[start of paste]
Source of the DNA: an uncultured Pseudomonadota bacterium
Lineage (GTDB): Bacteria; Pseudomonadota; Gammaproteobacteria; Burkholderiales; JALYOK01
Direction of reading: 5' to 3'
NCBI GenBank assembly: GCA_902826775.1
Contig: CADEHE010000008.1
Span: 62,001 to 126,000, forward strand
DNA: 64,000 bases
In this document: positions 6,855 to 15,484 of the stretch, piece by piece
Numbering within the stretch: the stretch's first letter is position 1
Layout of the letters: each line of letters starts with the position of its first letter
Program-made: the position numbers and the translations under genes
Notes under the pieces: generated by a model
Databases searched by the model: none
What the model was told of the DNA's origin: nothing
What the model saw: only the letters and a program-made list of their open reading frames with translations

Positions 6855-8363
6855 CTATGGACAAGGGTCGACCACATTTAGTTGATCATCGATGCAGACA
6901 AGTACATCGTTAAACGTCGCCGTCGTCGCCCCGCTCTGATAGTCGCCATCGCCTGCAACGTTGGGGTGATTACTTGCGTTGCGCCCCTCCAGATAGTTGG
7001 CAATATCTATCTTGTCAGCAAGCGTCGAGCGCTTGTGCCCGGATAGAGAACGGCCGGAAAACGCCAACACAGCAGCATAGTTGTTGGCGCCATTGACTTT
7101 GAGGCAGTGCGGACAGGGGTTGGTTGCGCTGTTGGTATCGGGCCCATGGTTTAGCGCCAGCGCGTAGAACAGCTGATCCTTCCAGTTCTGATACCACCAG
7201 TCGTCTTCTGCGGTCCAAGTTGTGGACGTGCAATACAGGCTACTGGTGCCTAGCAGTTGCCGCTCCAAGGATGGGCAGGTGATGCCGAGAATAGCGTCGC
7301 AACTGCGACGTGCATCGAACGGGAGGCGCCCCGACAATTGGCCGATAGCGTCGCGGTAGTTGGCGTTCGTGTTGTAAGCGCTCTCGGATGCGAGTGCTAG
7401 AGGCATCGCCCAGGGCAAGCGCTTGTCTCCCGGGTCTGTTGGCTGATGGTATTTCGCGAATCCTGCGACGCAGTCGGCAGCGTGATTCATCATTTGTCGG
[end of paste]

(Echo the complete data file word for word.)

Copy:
Source of the DNA: an uncultured Pseudomonadota bacterium
Lineage (GTDB): Bacteria; Pseudomonadota; Gammaproteobacteria; Burkholderiales; JALYOK01
Direction of reading: 5' to 3'
NCBI GenBank assembly: GCA_902826775.1
Contig: CADEHE010000008.1
Span: 62,001 to 126,000, forward strand
DNA: 64,000 bases
In this document: positions 6,855 to 15,484 of the stretch, piece by piece
Numbering within the stretch: the stretch's first letter is position 1
Layout of the letters: each line of letters starts with the position of its first letter
Program-made: the position numbers and the translations under genes
Notes under the pieces: generated by a model
Databases searched by the model: none
What the model was told of the DNA's origin: nothing
What the model saw: only the letters and a program-made list of their open reading frames with translations

Positions 6855-8363
6855 CTATGGACAAGGGTCGACCACATTTAGTTGATCATCGATGCAGACA
6901 AGTACATCGTTAAACGTCGCCGTCGTCGCCCCGCTCTGATAGTCGCCATCGCCTGCAACGTTGGGGTGATTACTTGCGTTGCGCCCCTCCAGATAGTTGG
7001 CAATATCTATCTTGTCAGCAAGCGTCGAGCGCTTGTGCCCGGATAGAGAACGGCCGGAAAACGCCAACACAGCAGCATAGTTGTTGGCGCCATTGACTTT
7101 GAGGCAGTGCGGACAGGGGTTGGTTGCGCTGTTGGTATCGGGCCCATGGTTTAGCGCCAGCGCGTAGAACAGCTGATCCTTCCAGTTCTGATACCACCAG
7201 TCGTCTTCTGCGGTCCAAGTTGTGGACGTGCAATACAGGCTACTGGTGCCTAGCAGTTGCCGCTCCAAGGATGGGCAGGTGATGCCGAGAATAGCGTCGC
7301 AACTGCGACGTGCATCGAACGGGAGGCGCCCCGACAATTGGCCGATAGCGTCGCGGTAGTTGGCGTTCGTGTTGTAAGCGCTCTCGGATGCGAGTGCTAG
7401 AGGCATCGCCCAGGGCAAGCGCTTGTCTCCCGGGTCTGTTGGCTGATGGTATTTCGCGAATCCTGCGACGCAGTCGGCAGCGTGATTCATCATTTGTCGG